“Well, there are things that I don’t do,” Don laughs. “I don’t do a whole lot of sitting around chit-chatting, laughing, and carrying on—especially when I’m on the road, where that just makes you tired, anyway. Even at home on the farm there are literally days on end that I may not say anything but for an hour or two a day.”
This man who so clearly loves the quiet home life can still fill an auditorium or stadium across the U.S., the U.K., Europe and Africa; his special role as an international ambassador for American country and pop music is ongoing and his musical appeal, he has long since been astonished to find, is about the same from the Central Time Zone to central Africa.
“The weird thing about that is—no; I don’t change my show to go play England or Nairobi. I can pretty much choose anything from my repertoire and it works wherever I am, and that still amazes me, because you’re talking about different cultures, sometimes different languages, and the whole nine yards.”
The hundreds of memorable songs in that repertoire—over fifty of them major hits—whether contemplative ballads, affecting love songs or change-up rhythm numbers, have always been a core Don Williams strength and focus. Don and long-time producer Garth Fundis, who returns in that role on this new album, each credit the other with having contributed to their own song-picking and sequencing skills—skills well put to shared use again when Nashville’s finest writers submitted hundreds of songs for consideration for Don’s return to recording. They both knew what they were looking for in selections that would appear on And So It Goes:
“They’re very well written, they’re interesting, and the melody and the lyric are saying the same thing,” Don says. “Even when we’re starting looking for the songs, just experimenting, Garth and I are just in agreement; we just want to make good music that touches our hearts and, hopefully, touches others’ in the process. For many years, though, Garth has fussed at me about one thing— that we need to be sure and do whatever song that I wrote, because I would just pass over it. I get more excited about a new song that I’ve just heard than I do my own material!” (There are, in fact, two Don Williams co-writes among the ten outstanding songs on this new release.)
Riding and crossing the line between country and pop, and all the more distinctive for doing it, Don brought a sound and sensibility to the country charts that proved a smash—a development that was initially a surprise even to him.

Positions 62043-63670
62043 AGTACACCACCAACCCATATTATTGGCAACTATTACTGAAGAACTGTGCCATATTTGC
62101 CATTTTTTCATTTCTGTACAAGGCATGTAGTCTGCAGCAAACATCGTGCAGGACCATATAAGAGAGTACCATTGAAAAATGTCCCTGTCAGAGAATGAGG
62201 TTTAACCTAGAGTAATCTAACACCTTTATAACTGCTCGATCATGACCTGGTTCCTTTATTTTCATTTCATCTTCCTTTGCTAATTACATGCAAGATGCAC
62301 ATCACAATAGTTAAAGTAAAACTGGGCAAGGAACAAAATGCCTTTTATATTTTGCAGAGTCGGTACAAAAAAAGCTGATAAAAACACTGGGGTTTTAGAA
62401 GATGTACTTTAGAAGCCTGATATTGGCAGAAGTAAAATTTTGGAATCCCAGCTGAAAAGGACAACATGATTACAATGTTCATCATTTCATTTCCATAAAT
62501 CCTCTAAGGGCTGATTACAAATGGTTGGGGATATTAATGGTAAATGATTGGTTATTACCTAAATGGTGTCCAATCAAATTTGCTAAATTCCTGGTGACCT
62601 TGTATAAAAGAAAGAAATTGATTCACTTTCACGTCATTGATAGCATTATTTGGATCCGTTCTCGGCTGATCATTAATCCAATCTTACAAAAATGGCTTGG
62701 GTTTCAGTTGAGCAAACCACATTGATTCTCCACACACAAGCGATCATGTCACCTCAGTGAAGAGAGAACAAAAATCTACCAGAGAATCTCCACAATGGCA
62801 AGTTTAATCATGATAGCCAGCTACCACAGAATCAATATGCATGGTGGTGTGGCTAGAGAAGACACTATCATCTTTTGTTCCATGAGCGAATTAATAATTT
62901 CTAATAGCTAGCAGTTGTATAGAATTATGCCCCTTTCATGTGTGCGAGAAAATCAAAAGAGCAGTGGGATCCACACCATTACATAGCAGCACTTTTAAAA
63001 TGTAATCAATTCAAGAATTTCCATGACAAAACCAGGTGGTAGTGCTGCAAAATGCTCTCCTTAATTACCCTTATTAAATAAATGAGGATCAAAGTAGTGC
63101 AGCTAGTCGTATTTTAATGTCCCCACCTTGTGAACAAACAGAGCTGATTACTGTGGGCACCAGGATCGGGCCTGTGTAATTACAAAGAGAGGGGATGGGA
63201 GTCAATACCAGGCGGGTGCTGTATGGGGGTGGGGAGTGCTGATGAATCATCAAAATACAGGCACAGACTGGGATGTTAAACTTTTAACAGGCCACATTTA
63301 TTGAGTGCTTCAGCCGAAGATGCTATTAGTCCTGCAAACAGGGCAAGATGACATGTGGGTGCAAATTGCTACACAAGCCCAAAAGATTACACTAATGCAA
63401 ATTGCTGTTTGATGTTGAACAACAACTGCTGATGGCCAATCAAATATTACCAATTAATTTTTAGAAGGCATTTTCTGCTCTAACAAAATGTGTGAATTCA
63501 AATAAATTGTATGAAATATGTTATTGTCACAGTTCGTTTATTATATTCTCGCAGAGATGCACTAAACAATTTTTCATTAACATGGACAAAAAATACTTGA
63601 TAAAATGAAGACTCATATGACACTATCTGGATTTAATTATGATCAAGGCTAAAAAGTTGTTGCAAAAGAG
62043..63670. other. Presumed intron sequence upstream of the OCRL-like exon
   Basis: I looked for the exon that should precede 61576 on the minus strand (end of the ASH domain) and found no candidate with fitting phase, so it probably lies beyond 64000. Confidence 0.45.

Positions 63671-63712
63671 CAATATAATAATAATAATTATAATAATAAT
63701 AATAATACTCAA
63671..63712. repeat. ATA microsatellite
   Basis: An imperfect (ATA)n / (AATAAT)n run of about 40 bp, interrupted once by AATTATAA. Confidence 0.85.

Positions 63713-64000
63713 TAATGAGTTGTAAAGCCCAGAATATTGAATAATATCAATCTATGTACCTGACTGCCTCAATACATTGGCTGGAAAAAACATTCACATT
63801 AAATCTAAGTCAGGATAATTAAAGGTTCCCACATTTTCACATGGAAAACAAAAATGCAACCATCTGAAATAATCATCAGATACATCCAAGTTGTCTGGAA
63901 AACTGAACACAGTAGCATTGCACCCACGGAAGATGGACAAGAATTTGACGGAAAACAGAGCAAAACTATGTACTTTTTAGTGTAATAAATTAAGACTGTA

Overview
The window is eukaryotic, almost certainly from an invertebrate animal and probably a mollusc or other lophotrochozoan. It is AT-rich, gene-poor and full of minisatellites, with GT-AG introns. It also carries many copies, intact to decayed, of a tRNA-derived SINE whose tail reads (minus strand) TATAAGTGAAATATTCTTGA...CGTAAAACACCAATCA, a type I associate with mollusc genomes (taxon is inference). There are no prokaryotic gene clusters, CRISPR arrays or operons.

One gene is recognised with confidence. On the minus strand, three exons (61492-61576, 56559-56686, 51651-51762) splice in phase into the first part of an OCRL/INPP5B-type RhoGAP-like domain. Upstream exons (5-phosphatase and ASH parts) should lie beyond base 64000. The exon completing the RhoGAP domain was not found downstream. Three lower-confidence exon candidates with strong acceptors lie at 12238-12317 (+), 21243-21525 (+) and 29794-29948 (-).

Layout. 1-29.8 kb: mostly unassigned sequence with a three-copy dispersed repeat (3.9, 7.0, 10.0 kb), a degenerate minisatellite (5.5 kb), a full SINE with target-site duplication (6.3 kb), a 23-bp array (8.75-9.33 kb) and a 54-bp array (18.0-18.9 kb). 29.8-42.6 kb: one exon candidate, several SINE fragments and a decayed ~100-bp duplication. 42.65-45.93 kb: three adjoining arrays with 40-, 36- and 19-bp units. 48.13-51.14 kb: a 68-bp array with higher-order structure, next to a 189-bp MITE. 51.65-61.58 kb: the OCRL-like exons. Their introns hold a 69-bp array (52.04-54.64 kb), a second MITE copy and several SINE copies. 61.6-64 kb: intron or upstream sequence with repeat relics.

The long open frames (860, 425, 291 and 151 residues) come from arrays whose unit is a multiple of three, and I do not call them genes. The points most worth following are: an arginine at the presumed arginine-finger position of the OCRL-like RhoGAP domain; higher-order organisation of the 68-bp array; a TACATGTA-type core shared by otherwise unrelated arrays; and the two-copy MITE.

“When I was just a wee lad,” he recalls, “I really appreciated people like Johnny Horton, Johnny Cash and Jim Reeves; all of those guys back then meant a lot to me, but at the same time, I really loved Brook Benton, and the Platters and all of those people. But even when I was ‘in pop’ myself, with everything that I wrote, the only people who really seemed to appreciate it were country fans. That has to tell you a little bit about where your heart’s at, whether your head agrees with it or not!”
Born in Floydada, Florida in 1939 and growing up near Corpus Christi, Texas, Don was playing guitar by age twelve, taught by his mother, and performed in folk, country and rock bands as a teenager. He first gained musical attention as a member of the pop folk trio The Pozo Seco Singers, which had six pop chart hits in 1966-’67, then was signed as a songwriter by Nashville’s Cowboy Jack Clement in 1971—the sort of songwriter whose demos demanded attention. Between 1974 and 1991, Don had at least one major hit every year, including such country standards to be as “ Good Ole Boys Like Me,” “Till the Rivers All Run Dry,” “It Must Be Love,” “I’m Just a Country Boy,” “Amanda” and “I Believe in You.” He also had a hit duet with Emmylou Harris on Townes Van Zandt’s “If I Needed You.” Don was the CMA Male Vocalist of the Year in 1978; his “Tulsa Time” was the ACM Record of the Year for 1979.
In 2010, Don received country music’s highest honor, with his induction into the Country Music Hall of Fame.
Don Williams died on 8 september 2017 after a short illness. He was 78 years old.
(2) Founder and owner of Mojuba & A.R.T.less Records and one half of the Tokomak Records company. He is the creative force behind these imprints and Tokomak's main founding member. His musical influences ranges from Classic, Funk and Jazz via Drum & Bass and Trip Hop to his beloved Detroit Techno and US House, which can be still enjoyed throughout his DJ-Sets. After a few releases on the legendary Pure Plastic imprint, he delivers tracks of his own brand of funk on labels like Rewired, Styrax Leaves and 100% Pure.